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It’s a horrible word, “sequestration”. But defence industry bosses are getting used to it, even though none really knows yet quite what it might mean. US defence spending has been cut by $490bn over 10 years, but a further $500bn of cuts loom under the guise of sequestration in an attempt to cut the US budget deficit. The big defence contractors are bracing for the hit to revenue, but they have massive order backlogs to weather the downturn. Mid-sized contractors look more vulnerable.
Interim results over the past few days suggest that diversification may be key to maintaining shareholder returns. Some midsized companies are in fact more diversified already than their larger rivals. UK group Meggitt generates only 40 per cent of revenue from its military division, but its specialist engineering applies equally to commercial aerospace and the energy sector. Its energy division – which accounts for 15 per cent of group revenue – has just won its biggest contract, from Petrobras. US avionics specialist Rockwell Collins gets nearly half its annual revenue from civil customers. So does French contractor Thales.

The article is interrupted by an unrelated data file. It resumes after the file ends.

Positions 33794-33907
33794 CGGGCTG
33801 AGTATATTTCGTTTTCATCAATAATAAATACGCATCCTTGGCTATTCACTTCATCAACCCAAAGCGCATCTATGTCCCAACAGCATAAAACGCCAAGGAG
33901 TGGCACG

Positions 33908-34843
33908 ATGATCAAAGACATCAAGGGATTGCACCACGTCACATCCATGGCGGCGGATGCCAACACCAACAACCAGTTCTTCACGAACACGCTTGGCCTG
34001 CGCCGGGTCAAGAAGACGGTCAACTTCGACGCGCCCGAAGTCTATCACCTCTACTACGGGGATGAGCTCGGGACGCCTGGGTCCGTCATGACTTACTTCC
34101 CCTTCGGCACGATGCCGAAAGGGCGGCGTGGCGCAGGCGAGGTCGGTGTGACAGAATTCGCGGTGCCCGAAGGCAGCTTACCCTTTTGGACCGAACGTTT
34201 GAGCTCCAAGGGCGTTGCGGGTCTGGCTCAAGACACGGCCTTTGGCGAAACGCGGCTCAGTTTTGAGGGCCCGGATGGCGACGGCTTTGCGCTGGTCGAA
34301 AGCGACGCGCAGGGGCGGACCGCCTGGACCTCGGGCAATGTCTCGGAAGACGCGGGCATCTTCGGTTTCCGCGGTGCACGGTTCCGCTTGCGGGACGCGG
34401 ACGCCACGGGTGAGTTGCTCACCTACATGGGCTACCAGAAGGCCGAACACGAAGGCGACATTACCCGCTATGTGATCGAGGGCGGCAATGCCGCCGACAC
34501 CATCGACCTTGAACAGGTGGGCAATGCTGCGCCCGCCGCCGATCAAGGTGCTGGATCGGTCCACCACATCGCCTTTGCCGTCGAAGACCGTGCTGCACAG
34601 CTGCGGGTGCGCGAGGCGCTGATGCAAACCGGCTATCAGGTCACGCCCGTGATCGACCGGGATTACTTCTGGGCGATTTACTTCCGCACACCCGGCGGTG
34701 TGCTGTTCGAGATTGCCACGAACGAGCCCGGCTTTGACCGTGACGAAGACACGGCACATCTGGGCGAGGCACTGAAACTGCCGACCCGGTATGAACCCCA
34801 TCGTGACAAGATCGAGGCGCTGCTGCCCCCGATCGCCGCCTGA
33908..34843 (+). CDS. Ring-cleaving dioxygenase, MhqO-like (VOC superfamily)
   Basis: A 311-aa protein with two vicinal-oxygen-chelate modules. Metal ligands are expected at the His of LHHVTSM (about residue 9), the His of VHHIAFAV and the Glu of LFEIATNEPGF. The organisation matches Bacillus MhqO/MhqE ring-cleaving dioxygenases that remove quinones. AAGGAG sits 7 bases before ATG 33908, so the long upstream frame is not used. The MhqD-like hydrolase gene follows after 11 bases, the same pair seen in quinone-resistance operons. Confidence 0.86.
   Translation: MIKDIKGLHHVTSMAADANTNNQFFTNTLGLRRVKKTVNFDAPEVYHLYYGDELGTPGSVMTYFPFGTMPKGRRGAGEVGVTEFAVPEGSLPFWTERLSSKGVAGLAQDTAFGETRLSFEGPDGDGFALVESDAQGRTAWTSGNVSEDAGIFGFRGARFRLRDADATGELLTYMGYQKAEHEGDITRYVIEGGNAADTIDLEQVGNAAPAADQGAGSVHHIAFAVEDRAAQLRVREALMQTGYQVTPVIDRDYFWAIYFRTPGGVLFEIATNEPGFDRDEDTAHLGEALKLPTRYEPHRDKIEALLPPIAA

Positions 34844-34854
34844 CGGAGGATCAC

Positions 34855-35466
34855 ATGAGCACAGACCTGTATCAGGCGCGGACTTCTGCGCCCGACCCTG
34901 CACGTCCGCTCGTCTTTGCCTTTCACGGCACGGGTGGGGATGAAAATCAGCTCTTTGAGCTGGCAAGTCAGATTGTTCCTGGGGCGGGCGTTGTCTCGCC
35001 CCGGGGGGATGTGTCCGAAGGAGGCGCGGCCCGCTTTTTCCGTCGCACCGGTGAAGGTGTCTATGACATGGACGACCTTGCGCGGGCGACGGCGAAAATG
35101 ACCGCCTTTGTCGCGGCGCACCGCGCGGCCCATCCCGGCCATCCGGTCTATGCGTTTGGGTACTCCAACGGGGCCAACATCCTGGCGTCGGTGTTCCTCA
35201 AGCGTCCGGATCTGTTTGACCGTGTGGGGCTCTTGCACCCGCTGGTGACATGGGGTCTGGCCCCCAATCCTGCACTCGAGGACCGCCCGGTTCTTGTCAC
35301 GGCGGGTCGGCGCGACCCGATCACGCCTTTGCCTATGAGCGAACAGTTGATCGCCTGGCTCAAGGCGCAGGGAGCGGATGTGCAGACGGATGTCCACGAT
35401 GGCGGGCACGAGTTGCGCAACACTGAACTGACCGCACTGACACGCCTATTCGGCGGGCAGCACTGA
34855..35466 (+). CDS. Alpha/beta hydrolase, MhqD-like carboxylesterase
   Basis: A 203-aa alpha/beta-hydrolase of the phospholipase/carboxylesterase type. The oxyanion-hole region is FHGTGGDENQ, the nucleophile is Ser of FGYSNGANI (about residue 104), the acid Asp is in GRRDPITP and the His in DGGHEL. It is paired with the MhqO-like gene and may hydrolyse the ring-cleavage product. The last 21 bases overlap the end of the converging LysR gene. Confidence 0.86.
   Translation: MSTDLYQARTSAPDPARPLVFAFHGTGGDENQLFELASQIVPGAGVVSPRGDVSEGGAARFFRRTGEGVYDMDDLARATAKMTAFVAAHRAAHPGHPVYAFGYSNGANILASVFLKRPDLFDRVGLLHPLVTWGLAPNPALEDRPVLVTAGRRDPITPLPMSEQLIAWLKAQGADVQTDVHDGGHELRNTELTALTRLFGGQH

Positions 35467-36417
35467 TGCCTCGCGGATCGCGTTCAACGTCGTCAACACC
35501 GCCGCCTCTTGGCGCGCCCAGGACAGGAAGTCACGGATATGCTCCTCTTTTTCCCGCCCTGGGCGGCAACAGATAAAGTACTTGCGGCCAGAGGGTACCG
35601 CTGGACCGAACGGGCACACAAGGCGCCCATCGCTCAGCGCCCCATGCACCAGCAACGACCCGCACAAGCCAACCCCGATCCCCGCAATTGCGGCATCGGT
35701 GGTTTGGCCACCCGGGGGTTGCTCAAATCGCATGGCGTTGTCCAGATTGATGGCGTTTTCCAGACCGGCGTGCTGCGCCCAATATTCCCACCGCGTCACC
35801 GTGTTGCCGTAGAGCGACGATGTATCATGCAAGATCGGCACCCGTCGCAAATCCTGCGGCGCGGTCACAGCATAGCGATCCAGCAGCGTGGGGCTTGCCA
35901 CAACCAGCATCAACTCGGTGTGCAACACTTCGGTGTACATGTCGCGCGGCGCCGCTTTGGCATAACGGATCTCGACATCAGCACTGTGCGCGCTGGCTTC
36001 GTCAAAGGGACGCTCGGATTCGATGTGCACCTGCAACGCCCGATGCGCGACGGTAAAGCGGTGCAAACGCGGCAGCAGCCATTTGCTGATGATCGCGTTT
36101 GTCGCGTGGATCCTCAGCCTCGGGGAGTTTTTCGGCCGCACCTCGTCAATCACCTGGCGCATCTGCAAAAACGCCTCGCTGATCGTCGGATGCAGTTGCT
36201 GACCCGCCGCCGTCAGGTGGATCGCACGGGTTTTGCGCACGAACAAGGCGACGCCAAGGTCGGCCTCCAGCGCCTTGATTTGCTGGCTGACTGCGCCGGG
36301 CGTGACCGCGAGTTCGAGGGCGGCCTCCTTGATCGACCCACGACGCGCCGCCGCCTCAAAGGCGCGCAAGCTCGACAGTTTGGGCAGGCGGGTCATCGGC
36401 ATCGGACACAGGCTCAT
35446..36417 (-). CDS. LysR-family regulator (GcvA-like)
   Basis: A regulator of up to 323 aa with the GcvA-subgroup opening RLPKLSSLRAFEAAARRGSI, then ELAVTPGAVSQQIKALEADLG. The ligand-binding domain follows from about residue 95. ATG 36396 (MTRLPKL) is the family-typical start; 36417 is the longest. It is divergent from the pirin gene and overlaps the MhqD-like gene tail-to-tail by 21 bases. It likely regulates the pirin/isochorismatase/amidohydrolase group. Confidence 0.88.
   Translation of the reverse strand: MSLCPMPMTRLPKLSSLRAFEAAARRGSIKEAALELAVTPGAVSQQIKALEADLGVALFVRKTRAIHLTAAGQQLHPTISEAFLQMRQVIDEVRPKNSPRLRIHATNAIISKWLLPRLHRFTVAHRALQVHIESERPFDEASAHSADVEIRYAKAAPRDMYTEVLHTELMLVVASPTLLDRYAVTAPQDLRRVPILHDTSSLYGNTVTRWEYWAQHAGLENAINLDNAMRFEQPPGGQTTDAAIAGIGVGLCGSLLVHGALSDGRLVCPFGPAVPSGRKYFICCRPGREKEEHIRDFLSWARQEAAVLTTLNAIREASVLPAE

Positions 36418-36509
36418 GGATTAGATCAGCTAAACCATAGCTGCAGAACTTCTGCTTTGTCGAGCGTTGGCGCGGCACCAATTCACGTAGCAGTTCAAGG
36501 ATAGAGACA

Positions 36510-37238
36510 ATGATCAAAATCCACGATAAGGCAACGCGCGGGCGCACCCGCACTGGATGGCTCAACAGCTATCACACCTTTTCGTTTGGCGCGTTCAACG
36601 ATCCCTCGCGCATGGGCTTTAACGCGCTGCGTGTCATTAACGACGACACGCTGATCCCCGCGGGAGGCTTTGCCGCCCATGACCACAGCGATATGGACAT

Others lack that balance. Numbers from Cobham on Wednesday showed a company still dependent on defence spending for over two-thirds of first-half revenues. Its acquisition of Danish satellite communications specialist Thrane & Thrane in the spring has boosted its commercial arm’s revenues from a quarter to nearly a third of the group total, and new chief executive Bob Murphy says more can be expected.
Companies in the midsized defence sector trade on forward earnings multiples of between 10 and 14 times, compared with between 8 and 9 for their bigger rivals. The higher rating will be justified if they can exploit military technology for commercial purposes. The US defence budget always looked a bit bubbly. Welcome back to the real world, guys.
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